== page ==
The weekly Torah reading is asking us to interrogate a text that never moves, and the challenge is for us to recognize that the text is not what it says its about.  It is about what we uncover when we are reading what this text is said to be about.  It is not about your relationship to the text; the text is nothing more than vehicle to get you to arrive at what you need to discover about yourself.  It is about how this practice helps us see who we are and who we are reflected through the lens of the person sitting next to us, the memory of the person who is no longer sitting next you, but she might have been last year.

It is about entering into this process, a process that says its ritual is one thing but is actually another.  It is about remembering what that person said a few years ago, that crazy thing they said and your shock to agree with it now.  It is about the excitement you feel when life has given you the insight into what had previously been opaque and your surprise at tripping over the stumbling block that had not been there in years past.  The true genius of the Torah is not in its words but that we made it a ritual and do it together.  We are being changed by the Torah’s melodies and discussions and its ever evolving face.  Reading the Torah together is our practice; it is where we are all equal in the eyes of our tradition and where we recognize that we are not followers of a text but the Torah of community.

We all have strong opinions on Torah, what it is and what it is not, why it is good or why it is dangerous.  But this misses the point and reduces it to a stagnant practice with a desired endpoint.  Torah is fluid; it has no endpoint, and the choreography of this ritual is on-going because we are not and never will be fully formed.  We may be introduced to this ritual at our baby naming or as our voices crack when we ascend the bima for our bnai-mitzvah; maybe when we see our children up here for their auf ruf before their wedding, or when your grandson becomes a rabbi.  When we sit together, week after week, year after year, going through the cycles of life as we age and mature, celebrating births and deaths, we get to watch our Tree of Life blossom in the faces of those around us.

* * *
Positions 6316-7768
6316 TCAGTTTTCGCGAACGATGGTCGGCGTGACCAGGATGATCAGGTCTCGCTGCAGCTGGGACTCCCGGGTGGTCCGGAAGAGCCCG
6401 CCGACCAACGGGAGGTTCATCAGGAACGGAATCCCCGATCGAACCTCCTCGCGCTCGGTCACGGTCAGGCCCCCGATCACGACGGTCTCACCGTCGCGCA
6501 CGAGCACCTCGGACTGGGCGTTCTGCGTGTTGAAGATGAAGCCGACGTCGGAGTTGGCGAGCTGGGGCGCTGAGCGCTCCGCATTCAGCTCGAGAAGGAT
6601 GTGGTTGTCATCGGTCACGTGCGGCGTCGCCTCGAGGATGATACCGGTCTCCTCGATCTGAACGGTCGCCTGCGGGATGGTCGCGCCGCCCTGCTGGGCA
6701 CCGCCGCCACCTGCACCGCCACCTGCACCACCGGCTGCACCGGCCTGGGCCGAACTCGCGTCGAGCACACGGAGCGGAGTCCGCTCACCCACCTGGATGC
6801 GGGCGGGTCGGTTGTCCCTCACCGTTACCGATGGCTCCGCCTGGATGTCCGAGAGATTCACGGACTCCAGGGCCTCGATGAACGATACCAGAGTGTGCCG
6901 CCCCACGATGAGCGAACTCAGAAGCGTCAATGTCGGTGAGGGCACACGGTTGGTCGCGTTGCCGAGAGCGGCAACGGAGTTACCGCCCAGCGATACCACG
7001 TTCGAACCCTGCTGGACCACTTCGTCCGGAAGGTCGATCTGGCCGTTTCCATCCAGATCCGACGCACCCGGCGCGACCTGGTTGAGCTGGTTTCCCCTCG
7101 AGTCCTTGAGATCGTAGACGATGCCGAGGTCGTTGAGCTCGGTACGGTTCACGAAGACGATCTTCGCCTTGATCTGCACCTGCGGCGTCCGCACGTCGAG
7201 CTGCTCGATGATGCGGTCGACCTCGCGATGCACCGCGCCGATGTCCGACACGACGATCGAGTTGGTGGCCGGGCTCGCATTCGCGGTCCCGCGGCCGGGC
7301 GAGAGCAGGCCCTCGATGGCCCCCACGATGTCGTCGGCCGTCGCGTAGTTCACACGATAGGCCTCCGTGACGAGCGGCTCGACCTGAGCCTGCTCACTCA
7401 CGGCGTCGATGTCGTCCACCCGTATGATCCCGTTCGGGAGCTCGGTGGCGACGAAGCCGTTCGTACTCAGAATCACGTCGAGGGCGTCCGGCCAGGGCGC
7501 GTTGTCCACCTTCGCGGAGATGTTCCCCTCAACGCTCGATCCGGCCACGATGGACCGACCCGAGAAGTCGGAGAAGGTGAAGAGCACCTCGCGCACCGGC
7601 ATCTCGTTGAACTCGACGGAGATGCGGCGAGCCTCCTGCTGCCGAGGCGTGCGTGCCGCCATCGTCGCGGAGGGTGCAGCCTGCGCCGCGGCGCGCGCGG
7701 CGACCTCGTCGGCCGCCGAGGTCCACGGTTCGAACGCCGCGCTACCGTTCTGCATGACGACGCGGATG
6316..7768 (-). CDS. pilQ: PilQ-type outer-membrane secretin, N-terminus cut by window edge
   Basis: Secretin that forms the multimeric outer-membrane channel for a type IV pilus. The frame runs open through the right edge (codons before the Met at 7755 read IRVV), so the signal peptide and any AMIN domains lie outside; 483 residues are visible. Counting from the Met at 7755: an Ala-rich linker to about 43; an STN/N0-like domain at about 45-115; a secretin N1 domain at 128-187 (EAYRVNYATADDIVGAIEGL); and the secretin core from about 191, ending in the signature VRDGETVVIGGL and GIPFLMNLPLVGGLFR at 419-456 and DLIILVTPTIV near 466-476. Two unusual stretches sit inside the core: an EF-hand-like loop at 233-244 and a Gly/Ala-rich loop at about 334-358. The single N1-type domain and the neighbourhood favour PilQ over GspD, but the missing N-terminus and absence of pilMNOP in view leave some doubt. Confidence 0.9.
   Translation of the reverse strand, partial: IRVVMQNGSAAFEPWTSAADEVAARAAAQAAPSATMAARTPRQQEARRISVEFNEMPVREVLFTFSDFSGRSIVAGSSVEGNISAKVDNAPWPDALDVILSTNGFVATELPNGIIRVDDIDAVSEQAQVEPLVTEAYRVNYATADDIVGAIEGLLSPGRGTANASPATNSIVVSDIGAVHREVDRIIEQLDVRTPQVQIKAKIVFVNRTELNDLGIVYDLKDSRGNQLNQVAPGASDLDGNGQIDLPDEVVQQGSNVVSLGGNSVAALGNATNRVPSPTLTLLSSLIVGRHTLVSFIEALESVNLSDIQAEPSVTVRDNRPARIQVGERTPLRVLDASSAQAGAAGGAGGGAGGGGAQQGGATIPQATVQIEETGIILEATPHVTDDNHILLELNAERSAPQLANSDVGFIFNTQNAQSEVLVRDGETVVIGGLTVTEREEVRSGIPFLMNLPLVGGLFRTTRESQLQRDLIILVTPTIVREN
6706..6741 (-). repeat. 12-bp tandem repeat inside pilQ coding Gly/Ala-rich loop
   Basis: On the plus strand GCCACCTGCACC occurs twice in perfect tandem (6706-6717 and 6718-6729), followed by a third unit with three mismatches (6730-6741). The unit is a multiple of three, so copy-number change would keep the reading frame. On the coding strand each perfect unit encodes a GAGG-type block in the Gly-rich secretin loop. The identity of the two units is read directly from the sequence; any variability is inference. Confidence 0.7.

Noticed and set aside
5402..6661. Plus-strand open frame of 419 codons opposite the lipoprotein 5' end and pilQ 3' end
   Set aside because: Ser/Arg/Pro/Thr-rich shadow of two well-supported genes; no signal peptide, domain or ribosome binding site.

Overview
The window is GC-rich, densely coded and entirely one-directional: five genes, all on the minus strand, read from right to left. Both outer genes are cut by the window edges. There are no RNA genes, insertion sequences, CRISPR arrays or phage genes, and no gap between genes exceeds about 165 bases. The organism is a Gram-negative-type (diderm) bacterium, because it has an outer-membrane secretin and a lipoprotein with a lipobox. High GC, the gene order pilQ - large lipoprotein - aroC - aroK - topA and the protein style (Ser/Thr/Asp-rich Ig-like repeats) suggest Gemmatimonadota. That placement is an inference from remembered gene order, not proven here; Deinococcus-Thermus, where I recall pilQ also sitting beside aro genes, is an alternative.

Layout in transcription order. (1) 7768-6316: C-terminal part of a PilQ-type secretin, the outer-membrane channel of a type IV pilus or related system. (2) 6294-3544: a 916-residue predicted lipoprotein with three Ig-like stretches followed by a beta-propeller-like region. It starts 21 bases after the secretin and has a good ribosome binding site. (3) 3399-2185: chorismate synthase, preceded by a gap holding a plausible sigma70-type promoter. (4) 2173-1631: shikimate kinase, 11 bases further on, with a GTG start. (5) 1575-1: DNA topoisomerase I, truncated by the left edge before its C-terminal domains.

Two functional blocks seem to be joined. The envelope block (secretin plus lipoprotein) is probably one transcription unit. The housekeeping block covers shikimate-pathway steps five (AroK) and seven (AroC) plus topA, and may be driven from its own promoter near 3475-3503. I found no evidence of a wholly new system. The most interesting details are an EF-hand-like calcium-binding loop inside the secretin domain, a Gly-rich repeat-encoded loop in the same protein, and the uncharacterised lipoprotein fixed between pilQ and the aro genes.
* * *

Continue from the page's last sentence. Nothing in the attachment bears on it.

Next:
Torah is like a kaleidoscope:.  Twist the end with the colored objects, and little bits shift as we look through the translucent piece of glass.  The pieces are the same but what we see keeps changing; those fixed pieces that are being reflected back to us change by the way we orient them.  You do not know what they will look like, and you won’t get the same picture again.  Nothing inside of what we are holding has changed, only our experience of it.  It is not an illusion, but we hold onto the illusion that the beauty is inside when it us who are twisting the mirrors and receiving its reflections.  If we can continue to fully embrace the practice of reading and discussing the Torah together not because it is holy, not because the God inside this book commands us to do so, but because we become holy and God emerges among us when we do.  Lets have the courage and the conviction to continue to twist our tradition’s ritual so that we fully see the text of those around us.  Twist it again and we will see our neighbor in a new light.  Then, twist it again because that image is offering us the hope and prayer of this season.  Turn that knob again because the image that will materialize is of ourselves, and it's an image of the divine.

  Rabbi David Minkus